Serialization’s interface between the plant floor, the enterprise and the world

Pharmaceutical CommercePharmaceutical Commerce - May/June 2016

Dispense As Written

Time to get a little nerdy about industrial automation—but you’ll see how this impacts much of the pharma business’ future.

Anyone who has used multiple smartphones has encountered Apple’s IOS, or Google’s Android operating system. They do the same things—sort of—but in different ways; and usually, one is easier off sticking with apps that are compatible with one or the other, than to try to blend or connect the same app with both. This is an example of proprietary industry standards; same as, in an earlier era, Apple’s operating system and Microsoft Windows.

In the industrial automation world—process controllers, robotics and the like, there is an equivalent standardization effort, but in this case, many (not all!) parts of the industry have gravitated to a variety of standards, which are open and which (most of the time) enable Vendor A’s device to communicate with Vendor B’s without additional software coding. The value of this ranges from convenient to essential. On a factory floor, a communication incompatibility could lead to process upsets or outright disasters; automation engineers get very serious about this topic because lives could be at stake. Most of the time, though, the value is in ease of use and substantial cost savings when automation systems are installed.

Now, transfer this line of thought to the massive serialization effort going on in pharma packaging and distribution. As our annual Product Security Report (p. 22) details, the mandates of the US Drug Supply Chain Security Act of 2013 and the Falsified Medicines Directive in the EU (as well as national or regional mandates around the world) are now hitting. Ultimately, each unit package of pharmaceuticals in commercial distribution will have a unique ID number, and that number enables tracking from one trading partner to another—or from the manufacturer to the patient. While many in the industry still look on this as an onerous regulatory burden, others are realizing that this “traceability” could have profound effects on patient outcomes, post-approval clinical studies, biosimilars adoption and other applications. If the ID numbers are there, smart people will find ways to derive value from it.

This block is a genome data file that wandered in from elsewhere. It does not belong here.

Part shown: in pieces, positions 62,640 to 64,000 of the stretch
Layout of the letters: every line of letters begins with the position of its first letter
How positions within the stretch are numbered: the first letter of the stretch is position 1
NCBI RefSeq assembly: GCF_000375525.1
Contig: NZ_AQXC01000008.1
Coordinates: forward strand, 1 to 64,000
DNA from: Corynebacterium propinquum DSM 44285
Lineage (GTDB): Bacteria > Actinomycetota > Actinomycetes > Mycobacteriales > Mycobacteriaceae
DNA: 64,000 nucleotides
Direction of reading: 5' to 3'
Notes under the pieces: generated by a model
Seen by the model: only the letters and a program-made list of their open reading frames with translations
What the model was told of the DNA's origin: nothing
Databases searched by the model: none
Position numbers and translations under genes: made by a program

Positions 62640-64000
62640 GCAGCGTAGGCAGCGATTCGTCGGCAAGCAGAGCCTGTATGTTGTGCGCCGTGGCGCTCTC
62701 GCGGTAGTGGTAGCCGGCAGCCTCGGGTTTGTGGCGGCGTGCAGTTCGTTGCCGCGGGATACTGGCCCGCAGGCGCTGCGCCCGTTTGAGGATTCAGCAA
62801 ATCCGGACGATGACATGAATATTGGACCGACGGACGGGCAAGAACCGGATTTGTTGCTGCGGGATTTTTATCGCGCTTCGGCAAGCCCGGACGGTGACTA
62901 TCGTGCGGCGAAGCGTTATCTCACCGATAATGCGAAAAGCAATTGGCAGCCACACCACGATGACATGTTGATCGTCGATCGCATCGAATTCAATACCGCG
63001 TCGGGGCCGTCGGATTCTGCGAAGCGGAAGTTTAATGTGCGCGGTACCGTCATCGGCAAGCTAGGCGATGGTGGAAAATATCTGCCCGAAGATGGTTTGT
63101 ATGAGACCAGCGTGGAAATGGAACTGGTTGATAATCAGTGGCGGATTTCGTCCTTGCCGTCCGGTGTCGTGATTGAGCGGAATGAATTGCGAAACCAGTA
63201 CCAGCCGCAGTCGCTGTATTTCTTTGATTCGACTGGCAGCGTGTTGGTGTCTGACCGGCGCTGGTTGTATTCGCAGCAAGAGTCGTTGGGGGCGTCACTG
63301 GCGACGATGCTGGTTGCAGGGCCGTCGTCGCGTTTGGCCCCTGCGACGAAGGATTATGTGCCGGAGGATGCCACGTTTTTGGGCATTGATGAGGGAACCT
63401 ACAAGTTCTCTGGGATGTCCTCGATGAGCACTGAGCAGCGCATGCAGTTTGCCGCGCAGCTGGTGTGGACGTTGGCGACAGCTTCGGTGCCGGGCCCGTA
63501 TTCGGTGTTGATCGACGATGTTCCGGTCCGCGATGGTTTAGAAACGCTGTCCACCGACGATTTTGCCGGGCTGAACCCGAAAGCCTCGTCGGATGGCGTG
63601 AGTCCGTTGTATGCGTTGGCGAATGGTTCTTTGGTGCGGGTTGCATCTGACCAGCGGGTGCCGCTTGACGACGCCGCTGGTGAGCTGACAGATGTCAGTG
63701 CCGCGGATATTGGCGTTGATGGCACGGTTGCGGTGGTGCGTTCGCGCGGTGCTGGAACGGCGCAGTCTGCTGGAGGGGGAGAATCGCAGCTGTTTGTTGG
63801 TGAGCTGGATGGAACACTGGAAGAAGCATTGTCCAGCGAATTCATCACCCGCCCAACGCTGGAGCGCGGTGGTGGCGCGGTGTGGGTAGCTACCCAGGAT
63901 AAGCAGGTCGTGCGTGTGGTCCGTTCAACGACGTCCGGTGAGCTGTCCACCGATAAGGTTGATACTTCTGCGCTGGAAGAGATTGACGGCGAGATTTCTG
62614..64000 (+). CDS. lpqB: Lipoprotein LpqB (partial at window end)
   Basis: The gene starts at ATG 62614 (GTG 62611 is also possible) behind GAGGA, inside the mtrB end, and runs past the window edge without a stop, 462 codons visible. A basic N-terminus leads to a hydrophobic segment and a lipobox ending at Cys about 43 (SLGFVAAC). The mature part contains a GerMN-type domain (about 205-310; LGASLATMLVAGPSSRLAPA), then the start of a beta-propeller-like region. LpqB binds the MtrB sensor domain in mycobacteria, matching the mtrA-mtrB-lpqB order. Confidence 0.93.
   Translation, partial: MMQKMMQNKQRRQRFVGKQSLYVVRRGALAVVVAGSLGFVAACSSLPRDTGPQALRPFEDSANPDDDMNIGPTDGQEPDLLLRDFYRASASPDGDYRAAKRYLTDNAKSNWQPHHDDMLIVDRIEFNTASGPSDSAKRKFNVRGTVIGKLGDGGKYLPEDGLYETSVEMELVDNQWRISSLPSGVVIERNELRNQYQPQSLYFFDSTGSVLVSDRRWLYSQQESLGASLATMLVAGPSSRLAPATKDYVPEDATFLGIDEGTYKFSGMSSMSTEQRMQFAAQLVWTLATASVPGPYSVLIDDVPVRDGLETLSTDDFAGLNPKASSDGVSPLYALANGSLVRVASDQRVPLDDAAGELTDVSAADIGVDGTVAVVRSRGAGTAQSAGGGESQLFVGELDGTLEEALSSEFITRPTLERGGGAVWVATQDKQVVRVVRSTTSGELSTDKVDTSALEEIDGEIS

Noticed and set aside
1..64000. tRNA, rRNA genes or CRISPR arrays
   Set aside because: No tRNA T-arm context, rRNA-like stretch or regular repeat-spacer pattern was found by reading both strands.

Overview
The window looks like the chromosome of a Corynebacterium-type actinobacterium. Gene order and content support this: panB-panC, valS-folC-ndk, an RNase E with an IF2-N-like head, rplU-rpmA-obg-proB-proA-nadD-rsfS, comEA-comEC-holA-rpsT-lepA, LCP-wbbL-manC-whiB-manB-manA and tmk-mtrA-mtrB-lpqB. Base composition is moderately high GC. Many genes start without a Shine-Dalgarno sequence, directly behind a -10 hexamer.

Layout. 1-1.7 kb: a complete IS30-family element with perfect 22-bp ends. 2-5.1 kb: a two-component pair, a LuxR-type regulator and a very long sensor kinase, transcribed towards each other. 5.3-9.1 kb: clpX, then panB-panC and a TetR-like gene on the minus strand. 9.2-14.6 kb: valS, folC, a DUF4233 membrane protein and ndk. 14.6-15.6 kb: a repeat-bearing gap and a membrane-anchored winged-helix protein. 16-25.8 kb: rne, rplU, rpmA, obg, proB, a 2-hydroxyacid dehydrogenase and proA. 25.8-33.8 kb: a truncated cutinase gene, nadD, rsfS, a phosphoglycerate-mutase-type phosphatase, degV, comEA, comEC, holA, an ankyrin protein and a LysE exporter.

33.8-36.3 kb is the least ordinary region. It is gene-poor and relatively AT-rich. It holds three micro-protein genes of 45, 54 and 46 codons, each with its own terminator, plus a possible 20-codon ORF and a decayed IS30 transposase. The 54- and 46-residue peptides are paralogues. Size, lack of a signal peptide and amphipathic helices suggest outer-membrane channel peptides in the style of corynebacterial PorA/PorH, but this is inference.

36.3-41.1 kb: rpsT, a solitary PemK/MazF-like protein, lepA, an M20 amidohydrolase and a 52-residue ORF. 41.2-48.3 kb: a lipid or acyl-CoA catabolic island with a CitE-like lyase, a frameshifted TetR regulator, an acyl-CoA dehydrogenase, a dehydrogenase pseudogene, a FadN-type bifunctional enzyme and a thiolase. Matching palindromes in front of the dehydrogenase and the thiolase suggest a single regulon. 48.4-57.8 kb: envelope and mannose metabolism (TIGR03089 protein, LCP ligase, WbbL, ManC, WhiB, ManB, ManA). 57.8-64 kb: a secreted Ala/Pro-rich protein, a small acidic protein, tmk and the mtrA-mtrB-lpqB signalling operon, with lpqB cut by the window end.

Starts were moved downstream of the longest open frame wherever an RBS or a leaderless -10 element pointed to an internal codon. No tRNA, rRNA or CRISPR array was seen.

Although the IT and hardware system for traceability have been in development for years, and although the GS1 organization has been successful in developing a global standard for how the ID information is written, little has been done to standardize the equipment and the IT systems that handle this data. Custom interfaces abound—having those interfaces available is a competitive issue for many vendors.

A handful of vendors are now attempting to develop a standard, tentatively called the Open Serialization Standard working group (Open-SCS).* Some are putting in funds to hire subject matter experts, some are dedicating internal resources to the effort. The current list (which is growing gradually) is these vendors: Advanco, Antares Vision, OCS Checkweighers, Omron, Optel Vision, SAP, Systech and Werum. Serialization customers—pharma companies—include Abbott, Roche, Teva and Pfizer.

According to industry sources, lack of interoperability of the various levels of automation in a serialization project can double its IT costs. Equally important, higher cost is going to slow down the effort in less-developed parts of the world, which happen to be where most of the counterfeit products also show up. The companies that are pushing this effort forward (in the face of conventional vendors’ perspective that a proprietary system is “better”—i.e., more profitable) are to be lauded. Pharma companies making hardware and IT investments in serialization should be asking their vendors about their involvement.

* An existing standards-setting organization, the OPC Foundation, is hosting this work group; more information is available at

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